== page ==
An independent panel of experts in the U.K. says there is a strong case for changing British law to help terminally ill people die.
In a report Thursday, the Commission for Assisted Dying described the legal status of assisted suicide in Britain as "inadequate and incoherent." It is illegal to help a terminally ill person commit suicide, but prosecutions are rare. In 2009, the government's top prosecutor said most people who help terminally ill friends and family members die were unlikely to be charged.
The Commission said it would be possible to legally allow assisted suicide for terminally ill people under strict criteria: those who were at least 18 years old and who were making a voluntary choice free from coercion or mental health problems.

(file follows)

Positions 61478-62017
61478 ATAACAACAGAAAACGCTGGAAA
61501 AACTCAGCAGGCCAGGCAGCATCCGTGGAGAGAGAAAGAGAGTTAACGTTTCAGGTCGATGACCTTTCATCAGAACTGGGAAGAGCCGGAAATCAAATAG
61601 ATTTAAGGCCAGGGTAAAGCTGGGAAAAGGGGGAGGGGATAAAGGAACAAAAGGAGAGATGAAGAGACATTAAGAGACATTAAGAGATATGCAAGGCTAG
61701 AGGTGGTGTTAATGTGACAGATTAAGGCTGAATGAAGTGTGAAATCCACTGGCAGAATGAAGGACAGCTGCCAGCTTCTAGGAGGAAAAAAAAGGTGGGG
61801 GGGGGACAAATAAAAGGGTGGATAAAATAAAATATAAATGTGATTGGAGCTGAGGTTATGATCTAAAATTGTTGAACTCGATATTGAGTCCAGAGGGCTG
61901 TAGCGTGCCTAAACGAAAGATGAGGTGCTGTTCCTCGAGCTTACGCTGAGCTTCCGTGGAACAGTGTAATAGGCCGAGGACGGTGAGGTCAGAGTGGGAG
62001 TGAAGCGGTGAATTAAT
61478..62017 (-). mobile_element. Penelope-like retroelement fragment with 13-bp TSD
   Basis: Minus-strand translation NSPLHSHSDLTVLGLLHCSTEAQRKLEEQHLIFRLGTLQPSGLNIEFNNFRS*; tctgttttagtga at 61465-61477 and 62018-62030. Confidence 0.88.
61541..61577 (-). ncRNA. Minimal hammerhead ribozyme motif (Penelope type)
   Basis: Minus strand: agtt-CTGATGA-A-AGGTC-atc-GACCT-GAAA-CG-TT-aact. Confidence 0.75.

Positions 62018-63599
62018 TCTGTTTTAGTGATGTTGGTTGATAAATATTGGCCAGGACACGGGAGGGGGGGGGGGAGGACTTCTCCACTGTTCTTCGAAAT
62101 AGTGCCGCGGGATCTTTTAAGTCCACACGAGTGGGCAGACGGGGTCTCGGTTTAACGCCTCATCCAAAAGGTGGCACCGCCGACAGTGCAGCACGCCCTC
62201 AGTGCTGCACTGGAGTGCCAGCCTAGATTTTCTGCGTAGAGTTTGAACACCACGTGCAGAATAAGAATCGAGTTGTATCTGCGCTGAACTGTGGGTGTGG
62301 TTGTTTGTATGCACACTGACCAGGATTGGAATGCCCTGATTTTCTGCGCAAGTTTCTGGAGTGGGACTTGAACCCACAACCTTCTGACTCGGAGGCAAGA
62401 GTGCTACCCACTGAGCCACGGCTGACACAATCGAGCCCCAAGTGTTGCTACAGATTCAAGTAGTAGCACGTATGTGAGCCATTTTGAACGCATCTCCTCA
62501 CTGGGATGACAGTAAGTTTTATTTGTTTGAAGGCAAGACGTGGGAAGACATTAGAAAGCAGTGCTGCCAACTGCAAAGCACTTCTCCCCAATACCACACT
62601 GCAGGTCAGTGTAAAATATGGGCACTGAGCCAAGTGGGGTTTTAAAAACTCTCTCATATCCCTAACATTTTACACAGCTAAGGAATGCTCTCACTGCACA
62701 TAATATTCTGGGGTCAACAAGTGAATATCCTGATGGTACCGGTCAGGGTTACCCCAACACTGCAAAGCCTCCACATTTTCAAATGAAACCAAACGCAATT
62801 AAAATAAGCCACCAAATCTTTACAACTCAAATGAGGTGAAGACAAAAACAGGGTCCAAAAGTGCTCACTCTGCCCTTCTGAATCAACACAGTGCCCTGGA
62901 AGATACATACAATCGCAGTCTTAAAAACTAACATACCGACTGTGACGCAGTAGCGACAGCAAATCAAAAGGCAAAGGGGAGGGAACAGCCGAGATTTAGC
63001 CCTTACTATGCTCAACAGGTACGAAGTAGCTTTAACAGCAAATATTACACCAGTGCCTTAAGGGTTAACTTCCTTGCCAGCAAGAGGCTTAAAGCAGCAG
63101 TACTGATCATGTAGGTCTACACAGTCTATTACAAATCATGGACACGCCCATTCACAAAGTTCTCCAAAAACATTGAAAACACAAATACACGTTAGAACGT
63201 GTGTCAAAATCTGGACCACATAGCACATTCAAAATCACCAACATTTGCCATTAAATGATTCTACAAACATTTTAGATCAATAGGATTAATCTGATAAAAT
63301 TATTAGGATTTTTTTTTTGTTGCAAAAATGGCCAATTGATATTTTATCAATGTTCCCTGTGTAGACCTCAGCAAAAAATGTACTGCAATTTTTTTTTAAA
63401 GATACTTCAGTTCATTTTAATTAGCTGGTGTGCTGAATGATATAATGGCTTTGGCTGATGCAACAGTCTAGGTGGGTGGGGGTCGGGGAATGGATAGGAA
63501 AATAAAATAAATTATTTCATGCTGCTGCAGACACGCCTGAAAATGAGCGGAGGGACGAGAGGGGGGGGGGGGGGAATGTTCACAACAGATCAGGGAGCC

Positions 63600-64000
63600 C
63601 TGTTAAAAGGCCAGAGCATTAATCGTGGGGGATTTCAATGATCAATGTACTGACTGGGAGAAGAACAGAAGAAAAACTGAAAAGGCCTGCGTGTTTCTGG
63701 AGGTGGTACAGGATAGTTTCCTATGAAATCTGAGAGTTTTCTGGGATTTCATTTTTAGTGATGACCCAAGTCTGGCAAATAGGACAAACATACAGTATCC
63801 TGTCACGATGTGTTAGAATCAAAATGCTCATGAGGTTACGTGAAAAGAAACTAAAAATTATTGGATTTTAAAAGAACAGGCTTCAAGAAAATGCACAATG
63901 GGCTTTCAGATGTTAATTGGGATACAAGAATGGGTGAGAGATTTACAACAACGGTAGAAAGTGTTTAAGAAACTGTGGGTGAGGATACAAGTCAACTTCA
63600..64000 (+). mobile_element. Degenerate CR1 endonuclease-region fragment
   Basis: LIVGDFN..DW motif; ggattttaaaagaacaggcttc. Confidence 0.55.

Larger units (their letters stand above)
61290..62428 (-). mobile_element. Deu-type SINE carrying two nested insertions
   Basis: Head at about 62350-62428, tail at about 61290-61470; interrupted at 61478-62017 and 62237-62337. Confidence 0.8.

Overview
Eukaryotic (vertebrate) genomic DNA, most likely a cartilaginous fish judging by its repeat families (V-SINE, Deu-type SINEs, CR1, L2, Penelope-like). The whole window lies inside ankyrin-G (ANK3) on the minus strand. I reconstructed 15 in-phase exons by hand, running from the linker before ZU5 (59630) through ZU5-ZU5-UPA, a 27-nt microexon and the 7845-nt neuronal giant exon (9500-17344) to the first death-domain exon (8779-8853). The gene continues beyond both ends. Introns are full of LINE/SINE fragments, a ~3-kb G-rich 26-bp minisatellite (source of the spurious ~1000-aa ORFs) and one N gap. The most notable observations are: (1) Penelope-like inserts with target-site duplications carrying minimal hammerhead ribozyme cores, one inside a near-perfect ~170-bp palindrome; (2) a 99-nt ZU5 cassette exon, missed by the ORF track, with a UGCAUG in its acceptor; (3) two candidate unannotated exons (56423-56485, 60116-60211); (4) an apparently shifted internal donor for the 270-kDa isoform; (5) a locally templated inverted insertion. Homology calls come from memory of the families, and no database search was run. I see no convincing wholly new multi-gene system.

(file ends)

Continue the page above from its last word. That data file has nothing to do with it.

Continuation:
The experts called for additional safeguards should assisted suicide be legalized, including requiring patients to be seen by at least two doctors. The system would not let doctors administer a lethal dose but would give such medication to the patient to take when he or she chooses after the other criteria has been met.
"The Commission is not recommending that any form of euthanasia should be permitted," the report said.
Critics, however, say the commission was biased, and the British Medical Association refused to participate in the report. The commission is supported by Dignity in Dying and other advocates who favor changing the law.
One anti-abortion group labeled the report "a renewed attack" on disabled and elderly people.
"This is part of a thoroughly nasty strategy to convince the public that many disabled people want to die," Paul Tully of the Society for the Protection of Unborn Children said in a statement.
Commission for Assisted Dying report: